In this phase, we are exploring what we could do and what decisions we could make. We’re evaluating all the options available to us and exploring which of these options best serve the problem at hand or the opportunity available to us.
This is an area that a Scrum Master can really help push deeper and further. A great scrum master will focus on identifying great options and helping the individual or team understand why these options matter, how they integrate into the big picture, and which of them best serves the team.
A great way to identify new options is to use the ‘magic wand’ technique. A technique where the scrum master asks what an option might be if all the limitations were removed.
What would you do if you didn’t have this barrier or impediment?
Exploring the options beyond the barriers empowers you to see whether the barriers are real and if so, how much of an impact they have on your decision-making capability.
Developing and refining options is a critical element of the decision-making process and it allows you to think through the problem or opportunity from multiple perspectives.
The final part of the GROW model explores what needs to happen next. What decision are you going to make and what does that look like.
At this point, you understand what your goals are, you understand where you are today and what the current reality is, you understand all the options available to you, and now you are asking yourself what you intend to do.
Intention is the key element of this phase.
A great scrum master will also push for when you intend to make the decision and take the necessary action to manifest the opportunity or solve the problem. They will also ask how you intend to communicate the decision and necessary steps to the team so that you are clear on what needs to happen next, how to make that a reality, and why it’s important that you do so.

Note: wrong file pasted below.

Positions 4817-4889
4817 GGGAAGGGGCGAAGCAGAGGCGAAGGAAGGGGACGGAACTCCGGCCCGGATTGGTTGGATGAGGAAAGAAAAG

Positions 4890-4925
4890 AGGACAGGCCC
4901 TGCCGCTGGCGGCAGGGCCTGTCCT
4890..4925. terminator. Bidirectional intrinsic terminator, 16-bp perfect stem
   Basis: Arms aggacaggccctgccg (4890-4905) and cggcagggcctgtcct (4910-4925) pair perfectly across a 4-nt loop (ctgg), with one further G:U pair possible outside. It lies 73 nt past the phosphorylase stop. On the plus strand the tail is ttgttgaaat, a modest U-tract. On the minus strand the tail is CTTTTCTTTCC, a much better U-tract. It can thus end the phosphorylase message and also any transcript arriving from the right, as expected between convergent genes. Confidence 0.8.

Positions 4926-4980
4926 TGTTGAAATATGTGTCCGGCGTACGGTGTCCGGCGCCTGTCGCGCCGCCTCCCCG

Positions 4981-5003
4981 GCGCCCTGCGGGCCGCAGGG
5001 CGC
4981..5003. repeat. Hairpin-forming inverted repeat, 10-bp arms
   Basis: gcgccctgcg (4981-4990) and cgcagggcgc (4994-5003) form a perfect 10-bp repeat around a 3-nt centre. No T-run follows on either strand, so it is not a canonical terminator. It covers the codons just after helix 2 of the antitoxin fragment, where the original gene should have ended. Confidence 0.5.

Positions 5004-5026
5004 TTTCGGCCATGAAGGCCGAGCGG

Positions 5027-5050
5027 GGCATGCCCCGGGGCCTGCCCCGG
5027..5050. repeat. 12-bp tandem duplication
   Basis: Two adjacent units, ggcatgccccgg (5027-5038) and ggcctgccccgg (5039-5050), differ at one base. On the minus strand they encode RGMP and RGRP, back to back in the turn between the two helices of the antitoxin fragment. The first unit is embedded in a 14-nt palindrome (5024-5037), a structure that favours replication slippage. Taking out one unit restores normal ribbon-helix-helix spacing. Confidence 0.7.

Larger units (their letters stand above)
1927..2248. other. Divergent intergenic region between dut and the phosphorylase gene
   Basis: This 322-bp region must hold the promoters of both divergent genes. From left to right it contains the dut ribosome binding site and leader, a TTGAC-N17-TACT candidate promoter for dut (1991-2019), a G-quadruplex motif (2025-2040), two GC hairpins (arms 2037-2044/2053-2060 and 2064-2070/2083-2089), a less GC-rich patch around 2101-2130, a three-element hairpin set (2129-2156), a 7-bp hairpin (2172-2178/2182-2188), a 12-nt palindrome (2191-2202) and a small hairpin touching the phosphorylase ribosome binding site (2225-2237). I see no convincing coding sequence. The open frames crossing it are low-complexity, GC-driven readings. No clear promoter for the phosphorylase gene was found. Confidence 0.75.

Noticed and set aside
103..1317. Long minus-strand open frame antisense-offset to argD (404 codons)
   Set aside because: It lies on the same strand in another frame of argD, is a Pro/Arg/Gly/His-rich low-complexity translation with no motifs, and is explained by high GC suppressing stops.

A great scrum master will help you work through that process and achieve the clarity you need to take bold, decisive action moving forward.
A great scrum master doesn’t serve the individual or team by introducing their own ideas. Instead, they focus on helping you, as the expert in that space or field, become clear on what needs doing and why it needs doing.
In certain circumstances, a great scrum master may introduce options based on their experience, but their goal is always to help you make the decisions that best serve the team and product.
If you like the idea of becoming a scrum master, visit our Certified Scrum Master course page.
If you are already a scrum master and want to level up, visit our Advanced Certified Scrum Master course page.
If you have several years’ experience as a scrum master and want to certify and validate your professional skills, visit our Certified Scrum Professional Scrum Master course page.
If you like the idea of mentored and coach-driven skills development, visit our Agile Coach Academy course page.
If you have identified coaching as an important part of your career progression, visit our on-demand Introduction to Coaching course page.
For more information on John McFadyen, visit https://www.johnmcfadyen.com